It used to be that being a doctor was just about the most rewarding thing you could do with your life. When diseases were commonplace and surgery was akin to a miracle, the only thing between you and permanently shuffling off this mortal coil was a god-like character in a white coat.

Doctors doing something made a difference. Surgeons were gods and if you died you would have died anyway. And nobody sued you because you can’t argue with gods!

Well, things have changed and the fee-for-service system rules, OK? Many would argue that the system is unfairly funded and doesn’t provide the best possible healthcare. It certainly doesn’t reward people for doing what makes the most difference – keeping people well.

Dr John Terry

The reality in general practice is that few patients present with a clearly defined condition needing ‘medical’ management. In fact, many present with the physical symptoms of stress and anxiety or minor ailments. For most patients we see, we offer platitudes and reassurance but little of real value because we’re not trained to manage patients who don’t have a clear diagnosis.

We tell the patients to come back if they feel worse or when they ‘qualify’ for something more seriously ‘medical’.

Many patients vote with their feet and try their luck with alternative practitioners. Maybe 40 minutes of Myofascial Release Therapy for a ‘cervicogenic’ headache is better value than a $90 10-minute consult with a GP and a script for an NSAID with the added bonus of gastritis.

It’s little wonder we start to question both our role and future relevance as we struggle with the dissonance between our training and what we are actually doing.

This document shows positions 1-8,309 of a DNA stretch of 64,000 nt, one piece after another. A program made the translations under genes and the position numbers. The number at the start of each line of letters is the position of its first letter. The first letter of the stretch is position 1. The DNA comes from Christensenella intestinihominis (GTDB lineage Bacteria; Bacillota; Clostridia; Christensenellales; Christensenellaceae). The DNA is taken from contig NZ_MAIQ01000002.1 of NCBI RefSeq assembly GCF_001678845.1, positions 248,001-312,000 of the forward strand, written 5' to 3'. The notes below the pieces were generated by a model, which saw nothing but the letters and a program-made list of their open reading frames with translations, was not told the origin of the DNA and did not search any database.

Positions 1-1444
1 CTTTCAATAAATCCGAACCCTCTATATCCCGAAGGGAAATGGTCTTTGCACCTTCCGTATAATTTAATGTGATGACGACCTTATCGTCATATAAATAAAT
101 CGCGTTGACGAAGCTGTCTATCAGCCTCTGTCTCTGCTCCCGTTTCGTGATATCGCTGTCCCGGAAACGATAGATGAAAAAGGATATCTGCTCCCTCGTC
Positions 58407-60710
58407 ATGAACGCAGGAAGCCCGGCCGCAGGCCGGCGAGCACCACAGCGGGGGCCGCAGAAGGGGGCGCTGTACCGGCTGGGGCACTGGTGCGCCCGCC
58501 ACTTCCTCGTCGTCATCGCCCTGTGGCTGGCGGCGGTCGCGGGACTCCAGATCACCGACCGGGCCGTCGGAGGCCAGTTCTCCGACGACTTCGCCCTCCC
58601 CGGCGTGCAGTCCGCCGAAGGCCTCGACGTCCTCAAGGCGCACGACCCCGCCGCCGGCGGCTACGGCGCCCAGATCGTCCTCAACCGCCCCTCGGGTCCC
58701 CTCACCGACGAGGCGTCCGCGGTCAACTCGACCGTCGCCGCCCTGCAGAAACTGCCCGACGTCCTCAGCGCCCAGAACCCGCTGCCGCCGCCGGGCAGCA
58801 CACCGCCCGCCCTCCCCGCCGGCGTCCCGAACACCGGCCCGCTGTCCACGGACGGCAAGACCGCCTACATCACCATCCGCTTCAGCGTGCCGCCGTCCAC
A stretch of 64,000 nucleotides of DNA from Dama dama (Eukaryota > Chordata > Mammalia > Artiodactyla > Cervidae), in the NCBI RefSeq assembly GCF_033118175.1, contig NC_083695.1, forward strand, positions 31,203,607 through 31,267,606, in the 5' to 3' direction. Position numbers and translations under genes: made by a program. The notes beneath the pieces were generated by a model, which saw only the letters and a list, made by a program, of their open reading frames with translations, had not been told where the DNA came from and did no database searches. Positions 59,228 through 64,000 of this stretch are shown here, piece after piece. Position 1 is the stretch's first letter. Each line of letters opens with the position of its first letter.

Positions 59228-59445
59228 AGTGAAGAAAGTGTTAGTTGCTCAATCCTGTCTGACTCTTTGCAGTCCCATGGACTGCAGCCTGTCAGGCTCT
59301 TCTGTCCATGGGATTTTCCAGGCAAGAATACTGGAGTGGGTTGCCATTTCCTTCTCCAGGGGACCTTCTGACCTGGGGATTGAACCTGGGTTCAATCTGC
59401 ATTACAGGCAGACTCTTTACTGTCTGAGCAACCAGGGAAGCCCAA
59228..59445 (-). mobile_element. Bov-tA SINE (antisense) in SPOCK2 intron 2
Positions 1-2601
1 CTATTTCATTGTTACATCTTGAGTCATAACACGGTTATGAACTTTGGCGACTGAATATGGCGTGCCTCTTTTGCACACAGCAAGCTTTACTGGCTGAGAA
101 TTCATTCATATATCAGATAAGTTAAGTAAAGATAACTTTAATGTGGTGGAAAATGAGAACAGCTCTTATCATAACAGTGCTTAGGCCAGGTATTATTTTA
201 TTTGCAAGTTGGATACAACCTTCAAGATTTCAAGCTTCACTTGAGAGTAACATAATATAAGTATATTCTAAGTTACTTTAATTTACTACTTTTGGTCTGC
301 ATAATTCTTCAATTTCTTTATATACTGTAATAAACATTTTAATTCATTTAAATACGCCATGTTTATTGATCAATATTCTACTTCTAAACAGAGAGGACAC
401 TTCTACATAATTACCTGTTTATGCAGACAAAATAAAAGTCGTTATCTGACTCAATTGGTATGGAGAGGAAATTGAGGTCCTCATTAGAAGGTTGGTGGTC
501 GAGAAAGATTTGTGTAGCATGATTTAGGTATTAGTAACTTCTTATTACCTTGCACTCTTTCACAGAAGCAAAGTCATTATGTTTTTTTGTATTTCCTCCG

What do we do with all these ‘well’ people or the ‘stressed’ whose myriad symptoms don’t fit into the box of a treatable medical condition?

Is it time for a new paradigm, a different type of health system? Why not go back to first principles and look at the causes of current major health conditions? There’s now overwhelming acceptance of the link between stress, lifestyle and diet with the major causes of morbidity and mortality.

It’s now time for doctors and the health system to become the custodians of diseases and wellness using a model that addresses the real causes. And instead of lamenting the disappearance of pneumonia, let’s help our patients attain what the ancient Greeks called Eudaimonia – a life worth living, both physically and mentally.

Just imagine, doctors being equitably rewarded for providing quality, evidenced-based medicine and having time to do their job properly. How wonderful it would be to become an integral part of a system that genuinely manages wellness from ‘cradle to grave’.

We could call it LET – Life Enhancement Therapy. Now that’s what I would call preventative medicine!

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